Yes, I'm totally embarassed that I haven't posted since June...
Nevertheless I've been legitimately busy on tech projects in and out of the class room.
Here is a brief rundown:
-In August I attended "Programming for Journalists/Journalism for Programmers" at the Poynter Institute. It was my first visit to the center. I left with a much better understanding of how to integrate news apps in traditional storytelling, and ideas for how to create and teach classes that could be cross-listed in journalism and computing at RIT.
-This Fall I tried to put some of my new knowledge into practice in my "Reporting in Specialized Fields: Political Reporting" class. I had journalism, IT, and public policy students in my class. We were grateful to have a handful of local journalists come by to visit, including Jill Terreri of the Democrat and Chronicle, and Rachel Ward and Zack Seward of WXXI's Innovation Trail. RIT's resident Hacktivist, Remy DeCausemaker, was another key class asset. Remy taught a seminar on public records and demoed his project civx.us
The biggest challenge I had in this course was coming up with assignments that were fair for a group of people with different skill sets. I tried some group work, and required all students to maintain election blogs. I believe the class bonded over the NY governor's race, and their particular fondness for Jimmy McMillian and his "The Rent is 2 Damn High" Party.
Election night was a huge success. My class watched election resuls roll in at the Center for Student Innovation (CSI) along with students from political science and other CSI devotees. In a last minute frenzy, Remy and my student Nate Case, partnered with WXXI's Innovation Trail and designed a data tool linking the election results from the Monroe County Board of Elections live to the Innovation Trail website. You can read about all the details here in a blog post by Remy.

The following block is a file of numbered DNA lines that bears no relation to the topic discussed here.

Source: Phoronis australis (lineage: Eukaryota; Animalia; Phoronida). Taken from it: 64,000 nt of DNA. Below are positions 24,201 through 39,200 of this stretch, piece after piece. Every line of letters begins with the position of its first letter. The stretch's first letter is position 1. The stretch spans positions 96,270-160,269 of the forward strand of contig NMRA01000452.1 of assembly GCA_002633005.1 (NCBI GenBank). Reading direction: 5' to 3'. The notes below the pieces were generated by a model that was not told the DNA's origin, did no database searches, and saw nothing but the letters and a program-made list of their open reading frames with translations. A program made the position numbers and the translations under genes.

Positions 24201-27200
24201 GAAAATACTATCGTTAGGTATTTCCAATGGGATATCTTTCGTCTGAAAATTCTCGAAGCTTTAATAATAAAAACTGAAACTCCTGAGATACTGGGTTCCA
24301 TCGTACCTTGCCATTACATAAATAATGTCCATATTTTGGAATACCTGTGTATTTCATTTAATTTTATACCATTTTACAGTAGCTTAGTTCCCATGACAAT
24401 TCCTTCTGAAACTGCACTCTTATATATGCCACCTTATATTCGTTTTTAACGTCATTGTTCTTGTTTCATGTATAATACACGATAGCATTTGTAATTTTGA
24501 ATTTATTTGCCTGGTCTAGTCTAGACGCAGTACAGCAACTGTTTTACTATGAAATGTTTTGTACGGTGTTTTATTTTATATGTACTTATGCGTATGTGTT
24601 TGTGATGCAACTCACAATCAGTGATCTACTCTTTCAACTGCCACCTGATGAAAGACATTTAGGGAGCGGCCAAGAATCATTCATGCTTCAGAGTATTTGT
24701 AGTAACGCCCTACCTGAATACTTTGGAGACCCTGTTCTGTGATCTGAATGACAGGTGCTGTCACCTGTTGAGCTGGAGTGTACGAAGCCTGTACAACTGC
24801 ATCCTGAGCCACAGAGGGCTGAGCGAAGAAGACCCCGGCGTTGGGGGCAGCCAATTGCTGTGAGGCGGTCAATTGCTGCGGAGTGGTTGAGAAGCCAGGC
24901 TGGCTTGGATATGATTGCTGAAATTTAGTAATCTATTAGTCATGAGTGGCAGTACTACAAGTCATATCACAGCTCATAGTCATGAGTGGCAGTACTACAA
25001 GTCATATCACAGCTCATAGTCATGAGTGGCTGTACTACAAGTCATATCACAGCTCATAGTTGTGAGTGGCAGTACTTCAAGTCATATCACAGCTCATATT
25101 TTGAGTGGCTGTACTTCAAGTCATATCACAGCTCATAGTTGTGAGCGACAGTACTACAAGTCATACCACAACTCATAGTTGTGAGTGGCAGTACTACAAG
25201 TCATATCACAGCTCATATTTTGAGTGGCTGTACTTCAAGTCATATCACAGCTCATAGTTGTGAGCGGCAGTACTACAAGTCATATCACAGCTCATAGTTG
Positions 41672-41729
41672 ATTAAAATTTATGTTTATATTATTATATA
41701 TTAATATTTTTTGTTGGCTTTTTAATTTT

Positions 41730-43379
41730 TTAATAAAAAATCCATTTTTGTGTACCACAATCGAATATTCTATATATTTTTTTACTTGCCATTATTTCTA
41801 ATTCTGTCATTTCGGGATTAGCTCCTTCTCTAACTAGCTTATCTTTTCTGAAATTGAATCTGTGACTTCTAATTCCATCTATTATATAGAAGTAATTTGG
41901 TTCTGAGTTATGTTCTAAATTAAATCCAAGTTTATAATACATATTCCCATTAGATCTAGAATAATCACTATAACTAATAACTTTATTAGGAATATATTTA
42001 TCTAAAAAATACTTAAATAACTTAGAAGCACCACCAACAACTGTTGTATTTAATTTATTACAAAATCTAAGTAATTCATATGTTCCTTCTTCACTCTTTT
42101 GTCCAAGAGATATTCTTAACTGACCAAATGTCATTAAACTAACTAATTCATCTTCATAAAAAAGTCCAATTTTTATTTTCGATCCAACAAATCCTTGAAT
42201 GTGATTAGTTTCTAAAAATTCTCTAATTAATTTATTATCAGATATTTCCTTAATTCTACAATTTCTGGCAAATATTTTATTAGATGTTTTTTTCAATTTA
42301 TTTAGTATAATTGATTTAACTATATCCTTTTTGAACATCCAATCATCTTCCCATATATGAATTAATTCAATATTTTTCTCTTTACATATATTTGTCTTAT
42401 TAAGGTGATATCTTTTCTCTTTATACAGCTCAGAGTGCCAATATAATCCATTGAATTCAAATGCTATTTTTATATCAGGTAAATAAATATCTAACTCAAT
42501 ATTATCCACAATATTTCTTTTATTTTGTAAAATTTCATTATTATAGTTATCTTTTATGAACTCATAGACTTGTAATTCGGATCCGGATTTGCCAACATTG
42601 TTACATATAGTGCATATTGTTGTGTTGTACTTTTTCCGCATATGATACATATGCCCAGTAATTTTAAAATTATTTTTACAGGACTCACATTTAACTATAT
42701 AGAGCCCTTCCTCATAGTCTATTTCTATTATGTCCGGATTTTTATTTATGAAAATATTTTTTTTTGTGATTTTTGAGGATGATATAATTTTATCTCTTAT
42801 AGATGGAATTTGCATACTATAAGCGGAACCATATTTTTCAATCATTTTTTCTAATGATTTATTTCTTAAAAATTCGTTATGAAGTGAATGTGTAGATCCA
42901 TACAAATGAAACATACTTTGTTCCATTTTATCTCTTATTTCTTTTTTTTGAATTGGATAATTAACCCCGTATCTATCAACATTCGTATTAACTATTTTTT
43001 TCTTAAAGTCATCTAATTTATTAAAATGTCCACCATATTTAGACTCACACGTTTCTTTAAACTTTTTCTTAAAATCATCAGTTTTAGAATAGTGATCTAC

-The other course I taught this quarter was Newswriting. I had a great bunch of students - a good mix of freshmen journalism majors and upper level photojournalism majors. I'm doing a better job about talking about writing across platforms and not unconsciously focusing on newspapers. (We teach what we know best, right?...)
I incorporated a few more blog critiques this quarter, integrated social media along the way instead of devoting just one day to it, and substituted watching PBS Frontline's "Digital Nation" for one of my regular news quizzes. On the associated quiz I asked students if they multitasked while watching the show. Honestly, all but one said they did. The sole defector said she watched the show with her family :) (Small victories!)
-On the research front I made a ton of progress as well. The most exciting thing I have going is a grant proposal to the Knight Foundation to develop a model for large event coverage. The proposal, co-authored with Vic Perotti in the College of Business, involves developing a website/application that engages a crowd before, during and after an event. Our test event is RIT's "Imagine RIT" festival on May 7. Our proposal involves students from across campus including business, journalism, print media, computer science, design and animation majors. More to come on this....
-I also managed to crank out a journal and conference submission concerning my work on transnationalism. After adjusting to the new job and coping with life with two kids, I'm very proud - and rejuvenated - to resume this area of research. I've made some contacts in the local migrant community and I'm drafting a follow-up study to my dissertation.
No more excuses on not blogging more frequently! It is time to practice what I preach to my students. During Winter quarter, I vow to blog regularly and more often!